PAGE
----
The record of the RAN’s Oberon- and Collins-class submarines shows that diesel-electric submarines can perform valuable long-range operations. However, Australia’s range and endurance requirements are much closer to the operating profiles of other nations’ nuclear-powered submarines (SSNs) than they are to those of any existing conventional boat. The case for acquiring an SSN will become even stronger as other regional navies—in particular, China but also India—begin to operate such boats more regularly in our region. So it’s unsurprising that suggestions for moving to a nuclear submarine keep popping up. And unlike its 2009 and 2013 predecessors, the 2016 Defence White Paper doesn’t explicitly rule out nuclear propulsion from consideration.
The apparent good fit of a nuclear capability needs to be balanced against what’s feasible today, given Australia’s industrial, engineering and regulatory capacity, the cost of nuclear submarines and their supporting infrastructure, the availability of technology, and public attitudes about nuclear energy. After a lengthy struggle, Australia now has the elements needed to manage its fleet of conventional submarines in place, but little experience or capacity for providing the additional fundamental inputs to capability needed to support nuclear-powered submarines. The time to put these pieces in place for the Collins-class replacement has long passed. The announcement of a continuous acquisition model for Australia’s submarines in the 2016 DWP, however, does raise the question of whether that program will always and forever be based on conventional propulsion.
In principle we could acquire nuclear reactors for submarines—the transfer of marine nuclear propulsion systems is allowed under the Nuclear Non-Proliferation Treaty. But it’s not clear that even our closest allies would necessarily assist our efforts. We’d need to demonstrate a clear strategic rationale for such a step, backed with a long-term strategic and industry relationship. And we’d need to engender confidence that Australia was successfully developing the ability to operate and maintain nuclear-powered submarines to the highest standards of safety. No supplier would want to risk the reputation and domestic political support of its own domestic nuclear submarine capability through an accident caused by the Australian Navy. Naval engineering in RAN and Australia’s wider nuclear engineering expertise are today almost certainly far below the levels of capacity and sophistication that a supplier would expect before even considering a transfer of nuclear reactors.
Regular surveys and maintenance of every component of reactor machinery (some radioactive) are essential elements of the maintenance cycle of an SSN, requiring an expert nuclear-trained workforce. Even if major refits and refuelling of Australian nuclear-powered boats could be done offshore, routine maintenance would still place considerable demands upon local support facilities. The safe design, construction, operation and maintenance of SSNs therefore depend on extensive understanding and experience of the underpinning science and engineering. Operating naval reactors would require a significant expansion of Australia’s nuclear establishment writ large, including academia, industry, ANSTO, ARPANSA and the Navy itself.
Given time, there’s little reason why Australia couldn’t make nuclear propulsion a realistic option for future generations of its continuous submarine acquisition program. SSNs are more expensive to acquire and operate than conventional submarines, but a decision to acquire them would be only taken because the strategic environment demanded it. Building the successor to the Collins-class should significantly strengthen Australia’s expertise, capacity and reputation in submarine technology. Bipartisan support for acquisition of SSNs would be needed, but the South Australian Royal Commission shows that the politics of nuclear industry more broadly are shifting. And the 2016 White Paper does mention a review of the ‘specifications’ of Australia’s submarine design in the late 2020s in light of developments in the strategic environment and technology.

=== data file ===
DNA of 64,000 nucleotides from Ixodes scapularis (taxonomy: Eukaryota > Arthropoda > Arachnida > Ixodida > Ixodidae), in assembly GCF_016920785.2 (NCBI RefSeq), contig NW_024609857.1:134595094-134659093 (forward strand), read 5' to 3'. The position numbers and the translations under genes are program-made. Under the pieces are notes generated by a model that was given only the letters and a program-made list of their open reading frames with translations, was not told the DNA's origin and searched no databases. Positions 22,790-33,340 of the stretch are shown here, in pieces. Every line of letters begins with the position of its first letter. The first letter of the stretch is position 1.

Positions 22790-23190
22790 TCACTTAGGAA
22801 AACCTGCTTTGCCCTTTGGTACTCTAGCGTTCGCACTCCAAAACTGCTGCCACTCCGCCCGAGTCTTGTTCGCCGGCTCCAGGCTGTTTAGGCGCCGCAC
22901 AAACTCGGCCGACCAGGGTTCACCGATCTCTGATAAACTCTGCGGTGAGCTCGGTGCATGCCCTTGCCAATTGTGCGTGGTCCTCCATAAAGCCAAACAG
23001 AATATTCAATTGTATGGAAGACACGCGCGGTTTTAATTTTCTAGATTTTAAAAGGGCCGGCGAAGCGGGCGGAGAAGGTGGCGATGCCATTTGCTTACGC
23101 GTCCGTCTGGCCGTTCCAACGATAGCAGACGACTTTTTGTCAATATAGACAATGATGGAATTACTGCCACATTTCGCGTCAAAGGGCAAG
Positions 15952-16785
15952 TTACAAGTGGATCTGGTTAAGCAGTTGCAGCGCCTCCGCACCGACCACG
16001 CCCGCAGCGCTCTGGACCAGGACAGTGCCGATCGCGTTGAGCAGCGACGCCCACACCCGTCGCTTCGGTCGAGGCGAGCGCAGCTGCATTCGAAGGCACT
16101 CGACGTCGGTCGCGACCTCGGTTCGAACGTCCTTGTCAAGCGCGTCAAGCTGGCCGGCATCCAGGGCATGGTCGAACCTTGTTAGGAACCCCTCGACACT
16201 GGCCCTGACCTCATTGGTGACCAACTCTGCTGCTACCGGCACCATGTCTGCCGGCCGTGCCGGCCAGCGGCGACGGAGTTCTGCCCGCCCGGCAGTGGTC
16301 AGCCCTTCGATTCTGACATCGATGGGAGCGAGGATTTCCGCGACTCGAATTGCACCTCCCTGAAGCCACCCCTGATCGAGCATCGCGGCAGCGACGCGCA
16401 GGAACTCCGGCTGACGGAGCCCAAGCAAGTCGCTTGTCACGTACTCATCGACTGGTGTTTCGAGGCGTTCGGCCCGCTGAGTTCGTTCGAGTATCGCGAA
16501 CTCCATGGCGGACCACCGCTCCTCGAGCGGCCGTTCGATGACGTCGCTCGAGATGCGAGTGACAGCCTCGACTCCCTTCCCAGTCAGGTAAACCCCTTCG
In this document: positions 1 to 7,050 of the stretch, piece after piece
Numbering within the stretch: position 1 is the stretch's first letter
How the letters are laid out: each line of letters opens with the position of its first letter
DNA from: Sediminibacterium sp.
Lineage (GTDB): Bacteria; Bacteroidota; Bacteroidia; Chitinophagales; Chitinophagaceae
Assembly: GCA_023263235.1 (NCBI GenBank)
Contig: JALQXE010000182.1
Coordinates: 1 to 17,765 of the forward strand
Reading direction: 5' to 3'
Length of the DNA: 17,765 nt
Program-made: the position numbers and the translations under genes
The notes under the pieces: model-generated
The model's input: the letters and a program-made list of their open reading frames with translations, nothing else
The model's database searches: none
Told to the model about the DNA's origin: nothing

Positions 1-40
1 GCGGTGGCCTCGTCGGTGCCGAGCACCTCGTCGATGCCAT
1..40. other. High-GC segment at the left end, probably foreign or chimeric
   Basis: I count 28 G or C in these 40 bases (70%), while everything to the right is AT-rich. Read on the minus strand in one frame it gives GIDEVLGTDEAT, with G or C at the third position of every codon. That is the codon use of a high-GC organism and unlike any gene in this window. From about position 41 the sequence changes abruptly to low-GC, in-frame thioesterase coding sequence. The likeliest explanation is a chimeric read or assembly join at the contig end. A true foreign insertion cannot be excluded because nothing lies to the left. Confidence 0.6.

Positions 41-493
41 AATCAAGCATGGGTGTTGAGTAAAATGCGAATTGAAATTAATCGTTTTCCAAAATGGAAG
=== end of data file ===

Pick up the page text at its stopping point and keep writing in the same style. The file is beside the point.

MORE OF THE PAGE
However, to make the acquisition of SSNs a realistic option, Australia would need to enhance its cadre of experts and engineers well before such a decision is even seriously contemplated (both to ensure that we’re an intelligent buyer and to be seen as a competent possible operator). Today, we have a small national cadre of technicians in support of the sole Australian nuclear reactor at Lucas Heights, but that’s a far simpler design. It’s true that modern nuclear submarine technology is more ‘user friendly’ than it used to be. For example, some modern reactors will run for the lifetime of the submarine on their initial fuel, greatly simplifying a part of the maintenance cycle. But each of the three possible suppliers of propulsion reactors—France, Britain and the US—has taken different approaches to the reactor design, and we’d need to have the expertise to assess the advantages and disadvantages of each in Australia’s particular operating environment and industrial landscape.
Being able to consider SSNs in the late 2020s thus wouldn’t be a small step; it’d require Defence to start spending money to build up Australia’s cadre of nuclear engineers, to reach out to ANSTO and ARPANSA, and for government to make the case for considering SSNs to the Australian public. A first step could be a study to examine the broader implications of even studying nuclear propulsion for Australia and its nuclear establishment and workforce, including the necessary regulatory (and perhaps voluntary safeguards arrangements) that would need to be put in place. So there’s a cost to making an SSN a realistic option. But as Australia’s strategic environment continues to become more challenging, it might be money well spent to set up Australia’s underwater capability for the future.